Are there things you tie your writing habit to in order to keep you moving the cursor forward? How do you get back on the writing wagon when you’ve fallen off?

Friday, August 21, 2009

Not The Same... and Decidedly Different

By Russel D McLean

Christopher Brookmyre’s latest novel is not a crime novel.

The Scots author has become known not just for his acerbic (and occasionally offensive, to those of a delicate nature) humour but for crafting the kind of crime novels “Agatha Christie might have written if she’d been off her tits on manky crack” – this according to Time Out.

However, Dame Agatha would not have touched this latest novel with a barge pole (mind you, given Brookmyre’s potty mouth, she may have had some difficulty with the rest of his output, too) and some people will be surprised to discover that Pandaemonium features a bunch of Glasgow School kids facing off against Demons from what is possibly the depths of hell. In amongst all this carnage of course, Brookmyre inserts an argument about organised religion and how it can all go so horribly, horribly wrong.

It’s a brilliant book. It moves like, well, a bat out of hell, and it’s screamingly funny and no one else could have written it bar Brookmyre.

But it’s also a risky book.

Because what he’s done is switch genre completely. I mean, there is no crime here. At the day job, we have to put it in the crime section, but I’d be much happier putting it in horror. Its not a predictable Brookmyre book. Oh, sure, its his book. It has his obsessions and his voice and his idiosyncracies, but its not the kind of book we’ve come to expect from him. He’s turned the tables on his readers, and he’s having a ball doing it.

A lot of writers these days are pigeonholed by genre considerations. People believe that they want “the same but different” and get nervous when a writer does something unexpected. Like we don’t trust our writers to be unpredictable, even though so many of them are at their best when they are.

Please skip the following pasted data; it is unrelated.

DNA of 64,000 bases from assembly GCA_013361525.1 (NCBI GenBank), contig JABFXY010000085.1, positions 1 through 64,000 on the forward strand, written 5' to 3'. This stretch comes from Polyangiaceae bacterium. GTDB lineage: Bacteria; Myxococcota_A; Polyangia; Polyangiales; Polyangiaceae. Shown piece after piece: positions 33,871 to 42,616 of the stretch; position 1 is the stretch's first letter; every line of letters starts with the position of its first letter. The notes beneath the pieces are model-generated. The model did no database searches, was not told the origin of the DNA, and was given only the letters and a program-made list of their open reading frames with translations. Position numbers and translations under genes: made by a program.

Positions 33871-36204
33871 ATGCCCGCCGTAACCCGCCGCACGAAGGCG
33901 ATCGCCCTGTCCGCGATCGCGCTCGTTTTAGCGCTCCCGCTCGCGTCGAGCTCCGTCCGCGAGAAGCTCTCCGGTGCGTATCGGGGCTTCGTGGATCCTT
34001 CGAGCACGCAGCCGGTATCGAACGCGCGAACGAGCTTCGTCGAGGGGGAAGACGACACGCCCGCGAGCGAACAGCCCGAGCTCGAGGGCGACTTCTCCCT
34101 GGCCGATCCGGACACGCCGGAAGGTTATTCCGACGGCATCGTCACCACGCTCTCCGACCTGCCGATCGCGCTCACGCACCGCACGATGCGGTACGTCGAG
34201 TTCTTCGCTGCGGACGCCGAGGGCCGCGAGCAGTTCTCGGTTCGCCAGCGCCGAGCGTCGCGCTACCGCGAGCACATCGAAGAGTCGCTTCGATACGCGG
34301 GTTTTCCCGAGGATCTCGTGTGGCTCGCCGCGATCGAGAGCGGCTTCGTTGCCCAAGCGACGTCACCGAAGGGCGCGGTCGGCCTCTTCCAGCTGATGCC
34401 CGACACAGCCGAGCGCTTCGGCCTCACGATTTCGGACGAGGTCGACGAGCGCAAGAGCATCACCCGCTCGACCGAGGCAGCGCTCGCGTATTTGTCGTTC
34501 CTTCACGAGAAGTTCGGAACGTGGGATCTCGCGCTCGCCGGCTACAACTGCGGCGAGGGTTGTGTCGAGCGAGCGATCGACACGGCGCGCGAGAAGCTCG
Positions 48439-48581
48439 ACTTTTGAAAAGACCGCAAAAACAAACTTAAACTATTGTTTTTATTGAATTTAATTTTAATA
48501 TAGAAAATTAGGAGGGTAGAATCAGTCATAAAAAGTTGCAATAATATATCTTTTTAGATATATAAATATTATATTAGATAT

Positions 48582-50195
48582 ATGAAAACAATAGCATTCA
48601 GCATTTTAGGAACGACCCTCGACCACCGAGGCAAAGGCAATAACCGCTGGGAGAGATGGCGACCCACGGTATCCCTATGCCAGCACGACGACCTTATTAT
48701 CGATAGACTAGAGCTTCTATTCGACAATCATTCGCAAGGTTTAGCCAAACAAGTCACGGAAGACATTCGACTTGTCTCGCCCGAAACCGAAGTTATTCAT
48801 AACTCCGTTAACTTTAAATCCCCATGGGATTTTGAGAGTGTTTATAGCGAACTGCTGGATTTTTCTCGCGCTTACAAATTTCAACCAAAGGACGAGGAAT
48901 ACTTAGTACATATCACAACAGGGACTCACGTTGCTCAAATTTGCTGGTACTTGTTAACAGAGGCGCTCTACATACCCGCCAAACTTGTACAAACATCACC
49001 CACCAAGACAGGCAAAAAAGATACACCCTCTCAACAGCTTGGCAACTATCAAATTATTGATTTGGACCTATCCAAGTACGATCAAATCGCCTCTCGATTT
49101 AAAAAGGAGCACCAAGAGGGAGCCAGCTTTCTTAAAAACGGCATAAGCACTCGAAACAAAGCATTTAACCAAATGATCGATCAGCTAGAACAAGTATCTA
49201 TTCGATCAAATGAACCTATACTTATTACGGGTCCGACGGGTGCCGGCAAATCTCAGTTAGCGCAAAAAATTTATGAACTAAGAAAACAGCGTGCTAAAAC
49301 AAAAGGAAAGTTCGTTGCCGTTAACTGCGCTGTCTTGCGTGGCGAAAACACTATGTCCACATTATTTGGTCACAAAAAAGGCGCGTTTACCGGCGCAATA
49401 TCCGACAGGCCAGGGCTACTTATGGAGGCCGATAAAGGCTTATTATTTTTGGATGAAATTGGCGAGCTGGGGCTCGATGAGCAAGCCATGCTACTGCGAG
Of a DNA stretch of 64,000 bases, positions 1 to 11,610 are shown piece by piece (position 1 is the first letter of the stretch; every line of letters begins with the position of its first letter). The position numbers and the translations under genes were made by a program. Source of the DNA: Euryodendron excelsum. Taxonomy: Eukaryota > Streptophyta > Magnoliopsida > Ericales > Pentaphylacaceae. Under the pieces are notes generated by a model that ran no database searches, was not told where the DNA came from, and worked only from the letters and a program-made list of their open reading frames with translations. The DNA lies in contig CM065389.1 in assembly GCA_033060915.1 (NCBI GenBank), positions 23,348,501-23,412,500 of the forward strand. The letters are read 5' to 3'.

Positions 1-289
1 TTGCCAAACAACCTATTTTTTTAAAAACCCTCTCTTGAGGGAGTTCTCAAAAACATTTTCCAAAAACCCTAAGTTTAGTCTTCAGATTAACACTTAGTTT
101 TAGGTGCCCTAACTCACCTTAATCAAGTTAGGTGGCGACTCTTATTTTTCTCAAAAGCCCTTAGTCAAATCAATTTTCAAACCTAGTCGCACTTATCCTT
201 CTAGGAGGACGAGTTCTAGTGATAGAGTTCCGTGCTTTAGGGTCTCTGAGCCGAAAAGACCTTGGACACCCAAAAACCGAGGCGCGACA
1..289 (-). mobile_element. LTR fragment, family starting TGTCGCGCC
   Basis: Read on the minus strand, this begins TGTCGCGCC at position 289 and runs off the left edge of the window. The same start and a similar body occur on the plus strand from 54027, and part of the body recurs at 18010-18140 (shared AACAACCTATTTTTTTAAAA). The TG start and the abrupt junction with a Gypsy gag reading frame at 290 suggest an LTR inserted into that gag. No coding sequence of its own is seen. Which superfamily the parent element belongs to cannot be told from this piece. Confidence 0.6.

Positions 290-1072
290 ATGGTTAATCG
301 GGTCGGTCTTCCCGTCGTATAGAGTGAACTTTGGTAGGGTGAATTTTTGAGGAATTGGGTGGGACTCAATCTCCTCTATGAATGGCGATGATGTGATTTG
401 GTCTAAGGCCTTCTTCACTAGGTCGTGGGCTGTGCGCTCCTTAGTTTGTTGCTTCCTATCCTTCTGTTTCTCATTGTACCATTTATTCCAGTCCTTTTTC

In a recent interview with the Rap Sheet’s Ali Karim, John Connolly says the following:

my publishers have adopted a very hands-off approach to what I do, and I’ve been permitted to experiment through books like Nocturnes, The Book of Lost Things and, later this year, The Gates. That’s come at a cost, though, in that the sales of the Parker books would probably be higher if I was producing one of them every year instead of exploring other avenues with every second book. “The same, but slightly different” is the way to top the bestseller lists. So exploring different genres doesn’t help, but I’m comfortable with the balance that I’ve achieved.

The thing that his “experiments” are often among his best books (Although his most recent Charlie Parker, The Lovers, is an incredible and wonderful novel) and allow him to surprise his readers. Which is what all writers should aspire to, I think. And all readers should desire, as well.

A lot of people complain about how their once favourite writers are churning out the same stuff over and over. I think we, the readers, have to take the blame for this as much as anyone for not standing up and saying that although we love what we read before, we loved it because it was unexpected, because it was fresh and what we really want is the same experience – the feeling of not knowing how a novel is going to go, of being carried away by its vision – rather than the same damn book.

As audiences, we have started to believe that somehow if we are surprised or taken out of our comfort zone, this is a bad thing. But I would say that if we can just allow ourselves to open up to the possibility of being surprised, of accepting new and different things even from authors we think know, then perhaps we might just start to remember why we loved reading in the first place.